First the brands took a stand against gun violence. Now the banks are weighing in.
On Thursday, Citigroup became the first Wall Street institution to enter the ongoing national debate on gun control in America, announcing a new policy that forbids its retail sector clients and partners from selling guns to individuals who have not passed a background check or who are under the age of 21. The policy also prevents the sale of bump stocks.
Ed Skyler, Citi’s executive vice president for global public affairs, said in a statement that the new policy is not “an ideological mission to rid the world of firearms,” but rather an attempt to “do our part as a company to prevent firearms from getting into the wrong hands.”
“We know our clients also care about these issues, and we have begun to engage with them in the hope that they will adopt these best practices over the coming months,” Skyler wrote. “If they opt not to, we will respect their decision and work with them to transition their business away from Citi.”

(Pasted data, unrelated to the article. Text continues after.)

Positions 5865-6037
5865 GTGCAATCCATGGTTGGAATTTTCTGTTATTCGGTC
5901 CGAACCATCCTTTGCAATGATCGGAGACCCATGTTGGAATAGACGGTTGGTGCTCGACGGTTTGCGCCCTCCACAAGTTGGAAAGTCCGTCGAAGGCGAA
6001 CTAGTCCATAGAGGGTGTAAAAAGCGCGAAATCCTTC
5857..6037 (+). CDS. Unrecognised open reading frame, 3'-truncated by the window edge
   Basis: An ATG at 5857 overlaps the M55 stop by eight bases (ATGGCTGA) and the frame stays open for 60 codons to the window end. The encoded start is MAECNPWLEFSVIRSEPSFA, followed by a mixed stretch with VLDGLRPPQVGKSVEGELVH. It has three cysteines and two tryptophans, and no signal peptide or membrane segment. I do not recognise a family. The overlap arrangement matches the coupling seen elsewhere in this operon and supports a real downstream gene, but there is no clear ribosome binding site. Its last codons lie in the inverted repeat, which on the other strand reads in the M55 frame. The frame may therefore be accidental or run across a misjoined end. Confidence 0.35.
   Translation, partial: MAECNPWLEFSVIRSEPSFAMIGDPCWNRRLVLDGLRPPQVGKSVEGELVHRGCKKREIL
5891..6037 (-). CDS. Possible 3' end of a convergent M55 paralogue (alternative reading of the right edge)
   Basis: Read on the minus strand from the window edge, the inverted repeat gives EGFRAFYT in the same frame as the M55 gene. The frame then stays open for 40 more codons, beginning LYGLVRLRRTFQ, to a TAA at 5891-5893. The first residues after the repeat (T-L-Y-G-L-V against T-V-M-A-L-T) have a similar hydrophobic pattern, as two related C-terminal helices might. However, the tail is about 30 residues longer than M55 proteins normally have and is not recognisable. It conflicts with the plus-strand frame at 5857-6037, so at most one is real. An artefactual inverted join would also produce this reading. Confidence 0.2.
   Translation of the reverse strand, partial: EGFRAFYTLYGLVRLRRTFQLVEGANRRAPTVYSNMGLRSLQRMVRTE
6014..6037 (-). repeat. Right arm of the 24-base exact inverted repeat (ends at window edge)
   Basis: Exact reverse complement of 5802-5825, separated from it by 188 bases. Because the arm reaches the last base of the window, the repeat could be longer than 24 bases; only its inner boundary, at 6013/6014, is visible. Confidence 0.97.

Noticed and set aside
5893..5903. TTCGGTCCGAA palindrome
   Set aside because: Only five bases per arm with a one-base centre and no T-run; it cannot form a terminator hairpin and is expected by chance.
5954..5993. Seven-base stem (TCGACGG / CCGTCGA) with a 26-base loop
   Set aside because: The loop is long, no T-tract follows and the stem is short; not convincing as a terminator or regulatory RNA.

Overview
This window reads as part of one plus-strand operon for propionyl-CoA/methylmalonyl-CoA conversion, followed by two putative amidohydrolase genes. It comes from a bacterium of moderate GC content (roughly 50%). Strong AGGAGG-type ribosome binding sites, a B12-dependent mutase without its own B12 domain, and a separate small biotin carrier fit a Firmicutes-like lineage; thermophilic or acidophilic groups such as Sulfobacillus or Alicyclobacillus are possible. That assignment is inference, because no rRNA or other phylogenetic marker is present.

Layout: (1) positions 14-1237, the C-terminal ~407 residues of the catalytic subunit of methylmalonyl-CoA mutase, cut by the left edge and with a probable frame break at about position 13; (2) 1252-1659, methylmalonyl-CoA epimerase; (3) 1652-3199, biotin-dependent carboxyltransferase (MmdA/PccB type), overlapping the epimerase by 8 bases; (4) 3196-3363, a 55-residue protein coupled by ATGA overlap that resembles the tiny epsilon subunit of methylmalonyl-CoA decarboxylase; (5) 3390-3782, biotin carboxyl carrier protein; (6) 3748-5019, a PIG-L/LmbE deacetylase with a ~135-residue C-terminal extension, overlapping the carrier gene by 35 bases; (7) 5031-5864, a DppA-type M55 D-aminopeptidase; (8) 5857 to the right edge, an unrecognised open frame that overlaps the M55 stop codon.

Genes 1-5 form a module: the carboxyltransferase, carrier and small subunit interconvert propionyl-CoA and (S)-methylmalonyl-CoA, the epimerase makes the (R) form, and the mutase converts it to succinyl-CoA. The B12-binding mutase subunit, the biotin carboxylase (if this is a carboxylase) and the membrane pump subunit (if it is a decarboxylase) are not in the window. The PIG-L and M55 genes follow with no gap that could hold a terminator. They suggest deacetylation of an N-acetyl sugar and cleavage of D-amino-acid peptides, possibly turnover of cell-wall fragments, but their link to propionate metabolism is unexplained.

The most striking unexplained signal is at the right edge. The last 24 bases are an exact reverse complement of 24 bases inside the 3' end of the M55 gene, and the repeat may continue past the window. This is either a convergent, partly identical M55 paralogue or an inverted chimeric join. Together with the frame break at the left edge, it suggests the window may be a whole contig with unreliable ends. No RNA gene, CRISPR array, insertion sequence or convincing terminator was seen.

After alleged shooter Nikolas Cruz opened fire Feb. 14 at Marjory Stoneman Douglas High School in Parkland, Florida, killing 14 students and three faculty members, major national brands like Walmart, Delta Air Lines and MetLife insurance company have all announced decisions to sever ties with the National Rifle Association.
But Citigroup’s decision marks the first time a major, public U.S. bank has waded into the contentious debate on gun control, signaling just how widespread support for common-sense gun reform has become in America.
The announcement comes just two days ahead of the March For Our Lives rally Saturday, which will see teens descend on Washington, D.C., and hundreds of cities across the country in an effort to keep pressure on elected officials to enact stricter gun laws.